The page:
SUPERMILEAGE The Supermileage team took a year off from competition to spend time improving the technical areas of the vehicle as well as project management. They look forward to competing again in 2018. To help support the Supermileage team visit and search fund #305111.

BUCKEYE CURRENT // Team at Pikes Peak International Hill Climb

SUPERMILEAGE // Team members update a Honda R&D engineer on the changes they’ve made to their vehicle. (Photo by Kevin Fitzsimons)




Team competes in semi finals

The Ohio State College of Engineering’s Underwater Robotics team competed against 44 other teams in the 2017 International RoboSub Competition, July 24-30 in San Diego, CA. The team successfully made it to the semi final round of competition after overcoming time constraints and only being able to use four of their 10 thrusters, the electric motors that the robot uses

to propel itself through the water. The team was able to build the entire electrical system, including designing and building printed circuit boards in about a week, to get the robot working at competition. “I am incredibly proud of how much work the team put in to get the robot up and running,” said August Mason, vice president of the Underwater Robotics team. “When we arrived in San Diego we worked non-stop, most nights up until 6 a.m., at the pool to build the robot up enough to complete a few tasks.” To help support the Underwater Robotics team visit and search fund #313589.

UNDERWATER ROBOTICS // Team at International RoboSub Competition



2016-2017 Student Project Competition Results ›› V  enturi Buckeye Bullet 3 • Set the world record with a two-way average top speed of 341.4 miles per hour at the Bonneville Salt Flats in Wendover, Utah. ›› Formula Buckeye • Came in 13th at Formula SAE Michigan and third place at Formula North, Canada’s Formula Student Automotive Engineering Competition where they placed first in Design. ›› EcoCAR • For the third consecutive year, placed first in the EcoCAR 3– Advanced Vehicle Technology Competition. ›› Baja Buckeye • Placed 54th out of 108 teams in the Baja SAE Illinois Competition. ›› Buckeye Current • Placed first in the Pikes Peak International Hill Climb Electric Motorcycle Division and 11th place overall. ›› Underwater Robotics • Competed in the semi-final round of the International RoboSub Competition in San Diego, CA.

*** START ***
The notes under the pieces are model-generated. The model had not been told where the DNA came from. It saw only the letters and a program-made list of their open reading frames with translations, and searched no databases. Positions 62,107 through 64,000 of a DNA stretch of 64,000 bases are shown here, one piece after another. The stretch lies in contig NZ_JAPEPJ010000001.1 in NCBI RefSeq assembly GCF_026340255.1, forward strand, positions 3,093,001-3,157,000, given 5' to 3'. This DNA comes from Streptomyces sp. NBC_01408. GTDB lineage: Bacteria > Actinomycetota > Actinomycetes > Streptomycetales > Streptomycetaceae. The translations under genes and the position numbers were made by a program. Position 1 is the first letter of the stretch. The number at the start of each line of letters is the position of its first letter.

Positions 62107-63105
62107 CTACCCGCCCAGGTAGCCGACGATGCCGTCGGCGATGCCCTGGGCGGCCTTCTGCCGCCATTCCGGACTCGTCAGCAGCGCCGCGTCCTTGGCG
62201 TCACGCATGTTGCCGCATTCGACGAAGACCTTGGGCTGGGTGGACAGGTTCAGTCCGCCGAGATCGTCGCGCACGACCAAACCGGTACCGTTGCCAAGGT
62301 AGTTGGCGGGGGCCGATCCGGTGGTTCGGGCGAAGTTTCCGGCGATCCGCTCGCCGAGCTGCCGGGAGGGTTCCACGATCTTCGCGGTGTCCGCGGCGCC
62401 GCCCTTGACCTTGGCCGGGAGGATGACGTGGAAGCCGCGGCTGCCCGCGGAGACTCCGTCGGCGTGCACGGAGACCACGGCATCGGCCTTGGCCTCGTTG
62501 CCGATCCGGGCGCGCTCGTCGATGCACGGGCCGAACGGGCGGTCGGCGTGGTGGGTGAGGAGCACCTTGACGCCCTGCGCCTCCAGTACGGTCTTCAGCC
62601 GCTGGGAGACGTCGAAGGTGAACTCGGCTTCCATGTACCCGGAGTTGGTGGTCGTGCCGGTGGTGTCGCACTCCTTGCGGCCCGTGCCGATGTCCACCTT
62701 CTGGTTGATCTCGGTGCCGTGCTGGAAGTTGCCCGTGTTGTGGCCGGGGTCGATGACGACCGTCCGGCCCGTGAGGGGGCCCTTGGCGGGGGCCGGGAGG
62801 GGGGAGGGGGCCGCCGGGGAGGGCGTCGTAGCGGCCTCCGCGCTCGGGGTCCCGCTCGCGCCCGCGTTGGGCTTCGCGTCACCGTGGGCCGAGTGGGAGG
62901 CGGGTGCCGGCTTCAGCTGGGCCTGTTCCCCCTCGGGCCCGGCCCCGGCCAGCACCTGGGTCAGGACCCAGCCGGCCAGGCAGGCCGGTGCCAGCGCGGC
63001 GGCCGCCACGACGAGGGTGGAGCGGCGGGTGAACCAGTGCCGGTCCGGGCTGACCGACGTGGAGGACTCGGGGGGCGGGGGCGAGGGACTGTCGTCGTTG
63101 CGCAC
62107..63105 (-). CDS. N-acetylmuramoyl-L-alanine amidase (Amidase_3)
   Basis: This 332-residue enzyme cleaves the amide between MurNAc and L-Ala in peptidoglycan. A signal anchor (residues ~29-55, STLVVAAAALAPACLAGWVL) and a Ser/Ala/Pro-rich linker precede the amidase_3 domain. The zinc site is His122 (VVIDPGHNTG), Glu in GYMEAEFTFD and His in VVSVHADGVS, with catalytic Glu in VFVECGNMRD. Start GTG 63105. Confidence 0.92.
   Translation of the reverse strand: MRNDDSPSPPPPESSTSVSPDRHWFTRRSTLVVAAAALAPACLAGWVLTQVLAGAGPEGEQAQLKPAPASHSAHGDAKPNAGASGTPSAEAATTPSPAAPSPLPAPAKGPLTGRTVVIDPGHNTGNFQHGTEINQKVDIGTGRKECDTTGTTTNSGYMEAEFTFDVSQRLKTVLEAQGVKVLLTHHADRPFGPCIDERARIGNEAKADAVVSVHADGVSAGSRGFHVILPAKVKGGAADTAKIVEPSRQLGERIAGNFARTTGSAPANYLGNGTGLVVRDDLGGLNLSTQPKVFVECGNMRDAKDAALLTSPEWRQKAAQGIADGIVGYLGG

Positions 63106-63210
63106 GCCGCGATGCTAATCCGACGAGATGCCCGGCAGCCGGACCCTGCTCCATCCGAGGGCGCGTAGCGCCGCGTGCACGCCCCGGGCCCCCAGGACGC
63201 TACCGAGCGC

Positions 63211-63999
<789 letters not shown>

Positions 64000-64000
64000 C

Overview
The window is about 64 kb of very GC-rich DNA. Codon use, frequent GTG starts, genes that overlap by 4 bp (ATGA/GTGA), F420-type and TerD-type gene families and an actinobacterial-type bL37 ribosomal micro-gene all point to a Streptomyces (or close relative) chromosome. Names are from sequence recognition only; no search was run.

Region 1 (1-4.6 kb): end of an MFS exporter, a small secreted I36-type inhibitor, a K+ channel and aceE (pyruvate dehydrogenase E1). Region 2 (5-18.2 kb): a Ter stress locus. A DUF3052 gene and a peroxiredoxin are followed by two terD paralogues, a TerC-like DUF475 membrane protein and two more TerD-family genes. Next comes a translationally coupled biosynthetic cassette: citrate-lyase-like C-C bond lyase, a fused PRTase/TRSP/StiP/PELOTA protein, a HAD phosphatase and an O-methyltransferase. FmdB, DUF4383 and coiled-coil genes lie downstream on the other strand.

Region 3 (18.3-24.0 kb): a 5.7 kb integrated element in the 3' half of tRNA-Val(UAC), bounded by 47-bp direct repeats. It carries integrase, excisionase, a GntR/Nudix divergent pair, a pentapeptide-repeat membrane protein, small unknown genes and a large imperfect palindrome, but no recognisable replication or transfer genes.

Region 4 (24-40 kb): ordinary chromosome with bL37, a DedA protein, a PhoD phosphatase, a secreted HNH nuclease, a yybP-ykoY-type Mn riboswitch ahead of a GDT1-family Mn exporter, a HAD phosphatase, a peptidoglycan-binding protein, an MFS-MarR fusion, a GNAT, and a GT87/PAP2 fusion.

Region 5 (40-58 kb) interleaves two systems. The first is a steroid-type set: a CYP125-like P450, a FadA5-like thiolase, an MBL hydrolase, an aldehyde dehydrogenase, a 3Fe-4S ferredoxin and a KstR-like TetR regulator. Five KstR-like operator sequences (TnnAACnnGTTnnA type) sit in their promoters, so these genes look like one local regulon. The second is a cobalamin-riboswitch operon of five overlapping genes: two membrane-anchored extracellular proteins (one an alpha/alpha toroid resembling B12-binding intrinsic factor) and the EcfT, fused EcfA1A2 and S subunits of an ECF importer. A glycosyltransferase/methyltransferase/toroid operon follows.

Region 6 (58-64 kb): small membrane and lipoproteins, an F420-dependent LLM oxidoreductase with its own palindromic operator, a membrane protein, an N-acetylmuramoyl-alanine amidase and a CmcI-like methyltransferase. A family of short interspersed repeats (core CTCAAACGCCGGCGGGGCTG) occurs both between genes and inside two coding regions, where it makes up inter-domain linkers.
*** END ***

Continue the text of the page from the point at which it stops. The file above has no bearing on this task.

Motorsports recognized at College of Engineering and Knowlton School of Architecture Student Organization Recognition and Awards event On March 1, student organizations from the College of Engineering and Knowlton School of Architecture were recognized for their leadership and profound impact on, and commitment to, service. Among the award recipients were Jeff Chrstos, recipient of the Outstanding Advisor Award, and Buckeye Current, recipient of the Outstanding Partnership with Industry Award.



Nominated by the Formula Buckeye team, Chrstos was selected for this award because of the positive impact he has made on the team in the short time that he has served as their advisor. “Jeff continues to motivate us every day and pushes us to be better than we were yesterday. He wants us to succeed just as much as we do,” said Formula Buckeye team member and mechanical engineering student, Andrew Beckerich. “Being an advisor for only a year and a half, receiving this award was certainly unexpected. That the students on the Formula Buckeye team nominated me for this award is, to me, the most important and appreciated part of this honor. I believe the students on the team and I are learning together how to become a better team and organization, which is quite rewarding,” said Chrstos. Recipient of the Outstanding Partnership with Industry Award, the Buckeye Current team has developed partnerships and received sponsorship from numerous automotive companies, the largest being Bosch Group, Honda R&D Americas and Harley-Davidson as well as Cummins and the Edison Welding Institute. “I think I can safely speak for everyone on Buckeye Current in saying that we are incredibly honored to be given the Outstanding Partnership with Industry Award. It’s unbelievable to me to think that we only started six years ago as a small group of students trying to scrounge up money and sponsorships wherever we could, and now we’re being recognized for the incredible industry relationships we’ve created and sustained,” said Alex Miller, team lead and aerospace engineering student. “From multi-year long technical projects that encompass upgrading many of our motorcycle’s capabilities to simply the amount of

funding we are able to raise to put towards our bikes, what we’ve been able to accomplish with the support of our sponsors and industry contacts has been truly amazing.” Of the 120 student organizations in the College of Engineering and Knowlton School or Architecture, nine received recognition at this event.

Tours and Outreach It is a firm belief that engineers at the Center for Automotive Research (CAR) should give back. In this spirit, CAR shared its knowledge with the wider community by opening its doors to over 1,600 guests this past year through numerous tours and outreach events.